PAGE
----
The Ghost Hill Poster

10th Old School Kung Fu Festival: The Ghost Hill (1971) Review

The third film in the Tsai Ying-jie Trilogy, following The Swordsman of All Swordsmen and The Bravest Revenge, The Ghost Hill (Shi wan jin shan, 十萬金山) is about as far from the franchise’s starting point as it gets. There’s no contemplation on the nature of revenge here, just a near-endless series of battles, each more outrageous than the previous one.

Those fights start with Tsai Ying-jie (Tien Peng, Super Warrior, The Silver Spear) and Peng Jun-fung (David Tang Wei, A Man of Immortality, King of Snakes) squaring off in a duel to determine who is the rightful owner of the Purple Light Sword. Much to Peng’s surprise, the match is called in Tsai’is favour. When Peng protests, the grandmaster overseeing the contest invents instant replay and shows him all times Tsai could have killed or crippled him.

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However, they’re not the only ones who want the sword and King Jin (Hsueh Han, Heavenly Dragon and Earthly Tiger, The Killer Meteors) has his minions frame Peng for the theft of the sword and the murder of Tsai’s master (Lu-Shih Ku, All’s Well That Does Well, A City Called Dragon). Then they use it to kill Peng’s master Yun Chun-Chung, making it look like Tsai had finally gotten his revenge on the old man. This should result in a second fight between Tsai and Peng, better known as Black Dragon, this time to the death.

And it would have worked if Yun Chun-chung’s daughter Flying Swallow (Polly Ling-Feng Shang-Kuan, Green Dragon Inn, Fight for Survival) hadn’t interceded, forcing the real villains to reveal themselves. After that, there’s no other option than for the three of them to storm Jin’s fortress on Ghost Hill and fight their way through the 10 Chambers of Hell in a quest for revenge.

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Writer/director Ting Shan-Hsi (The Beheaded 1000, Blood Reincarnation) seems to be having a lot of fun with The Ghost Hill, especially with its villain. King Jin. With gold-coloured skin, a missing hand replaced by a spike metal mace that also fires darts, and a maniacal laugh, he’s a pretty memorable figure. Add his habit of tossing those who displease him into a vat of boiling oil, the same one he bathes in, along with his less than fatherly interest in his daughter (Han Hsiang-chin, The Romance in the Ghost House, The Fast Sword) and you have the historical version of a Bond villain.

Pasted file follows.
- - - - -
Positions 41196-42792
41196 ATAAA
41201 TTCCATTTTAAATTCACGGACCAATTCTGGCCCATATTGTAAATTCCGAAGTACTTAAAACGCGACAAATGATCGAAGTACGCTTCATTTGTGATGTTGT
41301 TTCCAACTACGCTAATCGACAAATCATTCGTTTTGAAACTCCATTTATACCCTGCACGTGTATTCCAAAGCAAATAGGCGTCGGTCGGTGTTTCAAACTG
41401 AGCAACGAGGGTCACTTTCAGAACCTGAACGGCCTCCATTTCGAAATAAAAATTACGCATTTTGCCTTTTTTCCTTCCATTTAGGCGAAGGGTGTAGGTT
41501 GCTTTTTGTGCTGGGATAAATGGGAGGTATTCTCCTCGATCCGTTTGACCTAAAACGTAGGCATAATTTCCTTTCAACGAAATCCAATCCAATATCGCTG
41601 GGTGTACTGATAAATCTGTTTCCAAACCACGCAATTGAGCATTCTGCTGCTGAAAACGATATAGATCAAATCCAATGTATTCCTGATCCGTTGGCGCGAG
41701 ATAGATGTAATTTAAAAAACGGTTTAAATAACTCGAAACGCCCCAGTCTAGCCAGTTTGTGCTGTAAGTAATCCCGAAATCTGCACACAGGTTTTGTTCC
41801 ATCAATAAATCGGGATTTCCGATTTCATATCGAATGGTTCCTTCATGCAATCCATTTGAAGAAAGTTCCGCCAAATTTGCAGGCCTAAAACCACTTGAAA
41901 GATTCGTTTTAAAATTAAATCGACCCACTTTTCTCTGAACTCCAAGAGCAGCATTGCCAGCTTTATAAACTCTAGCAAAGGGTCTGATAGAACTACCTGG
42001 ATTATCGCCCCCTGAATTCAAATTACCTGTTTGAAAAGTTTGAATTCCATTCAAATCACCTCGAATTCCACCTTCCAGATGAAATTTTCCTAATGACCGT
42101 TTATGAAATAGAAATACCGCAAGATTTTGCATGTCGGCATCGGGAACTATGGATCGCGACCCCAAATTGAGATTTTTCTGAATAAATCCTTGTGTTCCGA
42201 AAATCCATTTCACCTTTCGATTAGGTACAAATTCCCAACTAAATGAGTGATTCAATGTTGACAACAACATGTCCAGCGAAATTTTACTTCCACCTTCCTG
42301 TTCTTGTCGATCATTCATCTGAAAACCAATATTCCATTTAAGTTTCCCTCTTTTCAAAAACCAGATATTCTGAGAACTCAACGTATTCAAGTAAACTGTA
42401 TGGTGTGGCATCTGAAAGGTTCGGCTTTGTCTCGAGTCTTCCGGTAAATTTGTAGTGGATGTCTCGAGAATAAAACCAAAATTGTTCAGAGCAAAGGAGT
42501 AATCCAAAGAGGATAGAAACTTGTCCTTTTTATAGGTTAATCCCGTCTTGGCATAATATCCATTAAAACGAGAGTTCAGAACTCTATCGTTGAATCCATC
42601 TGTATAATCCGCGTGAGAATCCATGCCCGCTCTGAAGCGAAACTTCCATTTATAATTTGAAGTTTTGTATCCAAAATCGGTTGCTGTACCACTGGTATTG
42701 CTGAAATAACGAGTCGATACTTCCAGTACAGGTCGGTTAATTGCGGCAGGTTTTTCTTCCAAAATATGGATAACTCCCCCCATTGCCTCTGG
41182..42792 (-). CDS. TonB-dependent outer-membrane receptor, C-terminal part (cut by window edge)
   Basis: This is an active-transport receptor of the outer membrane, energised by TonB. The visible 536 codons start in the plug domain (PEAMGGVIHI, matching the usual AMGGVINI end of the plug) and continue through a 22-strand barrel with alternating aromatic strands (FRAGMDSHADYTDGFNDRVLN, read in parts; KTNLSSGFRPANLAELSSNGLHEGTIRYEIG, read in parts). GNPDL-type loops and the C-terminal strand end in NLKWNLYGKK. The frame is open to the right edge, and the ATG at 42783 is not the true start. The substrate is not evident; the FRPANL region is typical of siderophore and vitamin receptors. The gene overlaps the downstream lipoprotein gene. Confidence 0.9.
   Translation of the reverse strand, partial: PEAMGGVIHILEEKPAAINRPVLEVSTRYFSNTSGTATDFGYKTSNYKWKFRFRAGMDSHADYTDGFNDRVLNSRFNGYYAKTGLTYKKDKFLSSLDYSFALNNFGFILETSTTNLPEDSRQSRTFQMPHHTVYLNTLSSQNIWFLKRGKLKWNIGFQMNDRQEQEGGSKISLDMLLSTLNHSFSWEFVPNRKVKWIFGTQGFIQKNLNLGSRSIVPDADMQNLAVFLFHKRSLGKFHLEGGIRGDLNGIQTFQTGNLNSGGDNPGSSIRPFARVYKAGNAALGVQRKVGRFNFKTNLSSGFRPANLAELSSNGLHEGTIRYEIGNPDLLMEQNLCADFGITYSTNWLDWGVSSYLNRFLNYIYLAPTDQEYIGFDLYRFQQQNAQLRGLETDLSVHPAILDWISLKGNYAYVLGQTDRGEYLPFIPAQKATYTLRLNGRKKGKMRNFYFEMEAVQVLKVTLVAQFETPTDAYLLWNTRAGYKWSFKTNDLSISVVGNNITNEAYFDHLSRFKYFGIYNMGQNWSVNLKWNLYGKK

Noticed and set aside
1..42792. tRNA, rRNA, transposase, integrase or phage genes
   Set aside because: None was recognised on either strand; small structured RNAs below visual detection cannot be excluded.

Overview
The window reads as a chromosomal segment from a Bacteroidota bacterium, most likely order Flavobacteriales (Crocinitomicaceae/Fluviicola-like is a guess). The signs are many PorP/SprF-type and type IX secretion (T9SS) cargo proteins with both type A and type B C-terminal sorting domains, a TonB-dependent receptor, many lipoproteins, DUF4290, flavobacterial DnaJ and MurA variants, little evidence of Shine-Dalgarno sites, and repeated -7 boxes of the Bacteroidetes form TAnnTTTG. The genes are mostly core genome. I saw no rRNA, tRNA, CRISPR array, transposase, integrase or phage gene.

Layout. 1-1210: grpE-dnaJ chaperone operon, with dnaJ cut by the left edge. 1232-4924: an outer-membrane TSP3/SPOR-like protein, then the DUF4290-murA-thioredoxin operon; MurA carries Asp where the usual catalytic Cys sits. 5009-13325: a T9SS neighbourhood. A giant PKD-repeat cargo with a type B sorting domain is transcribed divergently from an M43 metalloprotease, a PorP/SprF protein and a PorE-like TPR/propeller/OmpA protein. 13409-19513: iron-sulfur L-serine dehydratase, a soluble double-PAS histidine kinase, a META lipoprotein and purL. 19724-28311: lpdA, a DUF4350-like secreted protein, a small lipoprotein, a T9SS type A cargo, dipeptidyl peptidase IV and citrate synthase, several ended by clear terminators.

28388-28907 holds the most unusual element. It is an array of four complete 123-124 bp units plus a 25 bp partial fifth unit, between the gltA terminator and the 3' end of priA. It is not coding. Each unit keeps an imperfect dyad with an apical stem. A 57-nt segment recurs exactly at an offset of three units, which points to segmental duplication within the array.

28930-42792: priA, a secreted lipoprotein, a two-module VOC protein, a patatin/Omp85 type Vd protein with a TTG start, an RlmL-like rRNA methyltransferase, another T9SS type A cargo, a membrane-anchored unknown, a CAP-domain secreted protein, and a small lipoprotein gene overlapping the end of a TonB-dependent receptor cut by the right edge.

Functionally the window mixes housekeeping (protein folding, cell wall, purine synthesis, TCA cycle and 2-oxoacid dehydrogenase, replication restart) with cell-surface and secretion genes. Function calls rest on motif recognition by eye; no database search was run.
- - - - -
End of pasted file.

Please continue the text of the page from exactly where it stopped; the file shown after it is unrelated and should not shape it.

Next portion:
And the film needs that because the heroes, while quite heroic, are also very bland. Thankfully, the Beggar’s Army that joins them for the final battle adds a bit of personality to things. As do scenes such as an unfortunate spearman encased in ice being slid into enemies and an early version of the Flying Guillotine, this is more like a giant pair of scissors on a chain taking heads off in a surprisingly convincing fashion.

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Give set designer Chen Shang-Lin (Rider of Revenge, A Touch of Zen) credit for making the inside of Ghost Hill such a visually stunning battleground and stunt coordinator Chen Shih-Wei (Zatoichi vs the Flying Guillotine, Chinese Kung Fu) credit for making the action as eye-catching as the setting. They both help the film punch well above its budget, which was considerably less than Shaw Brothers was spending on comparable films.

The Ghost Hill is a fun watch, and fans of the genre may notice a few plot elements that didn’t become popular until years later. It’s also a good choice to show to your friends who are curious about the genre.

The Ghost Hill is screening as part of this year’s Old School Kung Fu Fest put on by Metrograph and Subway Cinema In association with Taipei Cultural Center in New York, Ministry of Culture, Republic of China (Taiwan). You can get more information about the films here, and a full schedule here.

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